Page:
A MotoGP race is extremely exhausting physically but also mentally. How do you work on your mental side? Do you have a program, a coach or support?

"I don't have a psychologist or something like that because I do not think I would use it. I think you need to have the right people around you. People that talk honestly to you and give you tips to do the right things. Good people, that is the key. "

"For sure in racing, we have more tough times than happy times. So it's important to surround yourself with people that create a good atmosphere and give you confidence. I also try to spend time with my friends when possible. This is also good for the mental side."

How important is it to have your brother with you? Are you able to support each other during a race weekend if there are problems and the motivation is not so good? Or are you doing strictly your own thing?

"It’s good to have him there because sometimes we can help each other with a different view of things, but honestly, we don't have much time to talk during a race weekend. We both have our own work to do and the schedule is quite packed."

"It's something special to have your brother on the track and share the same passion, but we can not talk that much in a weekend."


Now you are living in a house together with your brother. Motorcycles must be the main topic. What are you doing when you had enough Motorcycle talk?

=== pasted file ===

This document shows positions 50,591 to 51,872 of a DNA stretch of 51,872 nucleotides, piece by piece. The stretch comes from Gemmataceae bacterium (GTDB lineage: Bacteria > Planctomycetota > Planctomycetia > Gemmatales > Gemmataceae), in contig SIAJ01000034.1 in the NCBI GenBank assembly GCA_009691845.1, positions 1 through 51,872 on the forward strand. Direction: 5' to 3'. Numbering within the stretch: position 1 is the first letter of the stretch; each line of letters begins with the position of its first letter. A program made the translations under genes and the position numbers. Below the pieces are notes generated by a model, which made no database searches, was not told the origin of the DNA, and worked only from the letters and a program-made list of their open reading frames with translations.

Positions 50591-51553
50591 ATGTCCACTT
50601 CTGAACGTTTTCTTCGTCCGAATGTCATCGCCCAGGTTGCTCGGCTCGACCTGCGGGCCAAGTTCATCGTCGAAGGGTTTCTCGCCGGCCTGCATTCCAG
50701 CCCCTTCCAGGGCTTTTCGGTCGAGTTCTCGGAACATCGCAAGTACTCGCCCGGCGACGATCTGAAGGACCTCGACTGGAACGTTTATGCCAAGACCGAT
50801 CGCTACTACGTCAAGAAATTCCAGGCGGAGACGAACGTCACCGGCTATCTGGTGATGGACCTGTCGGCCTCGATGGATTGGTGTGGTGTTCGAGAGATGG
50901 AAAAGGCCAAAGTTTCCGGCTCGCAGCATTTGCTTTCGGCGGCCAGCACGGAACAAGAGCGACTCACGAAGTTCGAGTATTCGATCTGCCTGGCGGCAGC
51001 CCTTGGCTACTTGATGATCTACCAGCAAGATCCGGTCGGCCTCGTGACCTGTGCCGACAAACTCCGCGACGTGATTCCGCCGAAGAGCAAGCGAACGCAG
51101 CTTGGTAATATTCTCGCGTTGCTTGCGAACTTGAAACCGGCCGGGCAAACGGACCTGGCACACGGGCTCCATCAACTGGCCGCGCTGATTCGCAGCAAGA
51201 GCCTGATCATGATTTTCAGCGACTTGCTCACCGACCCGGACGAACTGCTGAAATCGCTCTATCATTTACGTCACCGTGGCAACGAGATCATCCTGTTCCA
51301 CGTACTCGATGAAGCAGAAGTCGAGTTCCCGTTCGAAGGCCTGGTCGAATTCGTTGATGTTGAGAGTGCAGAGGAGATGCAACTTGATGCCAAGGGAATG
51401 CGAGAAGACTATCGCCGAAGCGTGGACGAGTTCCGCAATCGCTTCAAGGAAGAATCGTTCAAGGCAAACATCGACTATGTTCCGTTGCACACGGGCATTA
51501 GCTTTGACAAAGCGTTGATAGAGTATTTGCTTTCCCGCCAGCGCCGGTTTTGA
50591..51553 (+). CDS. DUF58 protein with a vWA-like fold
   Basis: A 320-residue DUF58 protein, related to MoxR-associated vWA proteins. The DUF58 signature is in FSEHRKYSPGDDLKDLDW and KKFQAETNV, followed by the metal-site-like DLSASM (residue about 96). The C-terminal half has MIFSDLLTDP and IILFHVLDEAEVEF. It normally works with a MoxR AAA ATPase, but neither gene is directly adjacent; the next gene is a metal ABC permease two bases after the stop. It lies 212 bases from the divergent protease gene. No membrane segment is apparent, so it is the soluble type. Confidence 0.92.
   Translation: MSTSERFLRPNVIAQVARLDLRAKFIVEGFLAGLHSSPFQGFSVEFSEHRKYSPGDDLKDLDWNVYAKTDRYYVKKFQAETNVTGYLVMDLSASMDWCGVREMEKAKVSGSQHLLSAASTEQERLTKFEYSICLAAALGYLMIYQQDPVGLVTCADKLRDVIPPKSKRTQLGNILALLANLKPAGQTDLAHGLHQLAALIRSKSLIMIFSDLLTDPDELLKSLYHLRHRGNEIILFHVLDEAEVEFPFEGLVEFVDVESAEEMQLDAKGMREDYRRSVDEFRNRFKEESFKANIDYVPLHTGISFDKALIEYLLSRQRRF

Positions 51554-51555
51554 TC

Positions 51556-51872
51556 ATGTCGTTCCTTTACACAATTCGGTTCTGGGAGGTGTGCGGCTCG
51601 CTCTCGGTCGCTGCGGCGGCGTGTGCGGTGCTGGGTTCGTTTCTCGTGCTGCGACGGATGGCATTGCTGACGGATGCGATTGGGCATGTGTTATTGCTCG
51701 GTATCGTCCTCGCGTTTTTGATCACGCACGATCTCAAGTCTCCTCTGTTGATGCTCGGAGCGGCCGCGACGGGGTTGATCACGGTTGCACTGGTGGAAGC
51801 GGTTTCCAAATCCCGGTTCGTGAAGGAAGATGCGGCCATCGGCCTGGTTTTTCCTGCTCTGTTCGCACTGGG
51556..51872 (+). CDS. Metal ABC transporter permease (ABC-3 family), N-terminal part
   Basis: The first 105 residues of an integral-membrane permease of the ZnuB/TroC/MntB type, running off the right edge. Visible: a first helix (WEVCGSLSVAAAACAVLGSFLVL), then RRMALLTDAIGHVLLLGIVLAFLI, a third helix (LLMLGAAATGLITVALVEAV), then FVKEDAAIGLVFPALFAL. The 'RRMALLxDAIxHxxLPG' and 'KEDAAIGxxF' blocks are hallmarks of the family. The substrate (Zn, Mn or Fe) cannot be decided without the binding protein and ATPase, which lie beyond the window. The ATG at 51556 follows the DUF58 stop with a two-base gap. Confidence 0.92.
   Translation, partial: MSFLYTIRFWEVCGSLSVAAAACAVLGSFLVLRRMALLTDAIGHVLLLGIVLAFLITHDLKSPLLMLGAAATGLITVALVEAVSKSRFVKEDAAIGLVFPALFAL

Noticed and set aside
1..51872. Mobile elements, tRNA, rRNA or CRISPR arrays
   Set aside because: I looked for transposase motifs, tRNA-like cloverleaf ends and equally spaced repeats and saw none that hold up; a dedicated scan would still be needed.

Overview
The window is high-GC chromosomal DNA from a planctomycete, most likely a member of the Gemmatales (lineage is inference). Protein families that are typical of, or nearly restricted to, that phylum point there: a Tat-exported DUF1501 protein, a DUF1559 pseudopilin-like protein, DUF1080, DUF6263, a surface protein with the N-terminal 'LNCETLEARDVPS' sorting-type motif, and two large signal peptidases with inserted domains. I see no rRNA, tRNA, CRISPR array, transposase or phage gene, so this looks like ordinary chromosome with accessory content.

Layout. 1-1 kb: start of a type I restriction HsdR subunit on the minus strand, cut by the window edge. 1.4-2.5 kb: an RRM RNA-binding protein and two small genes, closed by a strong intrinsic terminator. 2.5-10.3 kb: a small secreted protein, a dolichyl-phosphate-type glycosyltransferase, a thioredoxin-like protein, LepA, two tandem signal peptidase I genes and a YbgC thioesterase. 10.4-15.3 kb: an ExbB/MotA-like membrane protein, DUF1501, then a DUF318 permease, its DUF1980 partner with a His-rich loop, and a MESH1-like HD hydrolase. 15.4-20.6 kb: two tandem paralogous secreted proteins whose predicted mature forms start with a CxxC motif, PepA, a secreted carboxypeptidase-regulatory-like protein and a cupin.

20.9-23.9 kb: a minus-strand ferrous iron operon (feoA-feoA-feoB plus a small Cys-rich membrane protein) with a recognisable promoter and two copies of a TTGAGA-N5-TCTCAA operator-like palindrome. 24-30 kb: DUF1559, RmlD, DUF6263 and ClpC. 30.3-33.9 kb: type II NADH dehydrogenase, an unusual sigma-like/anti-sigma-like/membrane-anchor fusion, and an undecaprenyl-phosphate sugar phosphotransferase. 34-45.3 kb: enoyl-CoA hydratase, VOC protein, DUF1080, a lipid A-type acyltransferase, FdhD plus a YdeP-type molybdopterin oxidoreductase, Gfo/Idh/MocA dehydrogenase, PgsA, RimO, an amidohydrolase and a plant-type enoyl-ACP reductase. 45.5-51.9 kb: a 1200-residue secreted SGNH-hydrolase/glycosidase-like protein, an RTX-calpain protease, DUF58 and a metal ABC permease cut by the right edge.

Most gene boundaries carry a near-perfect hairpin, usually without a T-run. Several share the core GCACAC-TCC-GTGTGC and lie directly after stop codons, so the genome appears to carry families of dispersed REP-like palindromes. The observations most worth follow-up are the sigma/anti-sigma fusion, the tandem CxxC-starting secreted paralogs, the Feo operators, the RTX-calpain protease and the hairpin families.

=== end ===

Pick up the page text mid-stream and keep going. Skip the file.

"At home we don't speak too much about our races. If we speak about races it’s more about motocross, supercross, super-bike and all that, but not MotoGP. That’s something we try to separate because, as I mentioned in a question before, it’s important for mental health."

"It is necessary to disconnect when you are at home and not talk about MotoGP."


MotoGP is the final stage of Motorcycling. Although it might be quite a while yet, do you already have plans for what you will do after MotoGP?

"I would like to be involved in some project in MotoGP. Have my own team, or something like that. I love this, I love MotoGP so I would like to be involved in it further. Maybe help some young riders, when they are really young and talented to guide them and prepare them for the World Championship."


Track certified by the fastest riders on the planet, the Shoei X-SPR Pro is a proven race weapon.

Alex rides the Shoei X-SPR Pro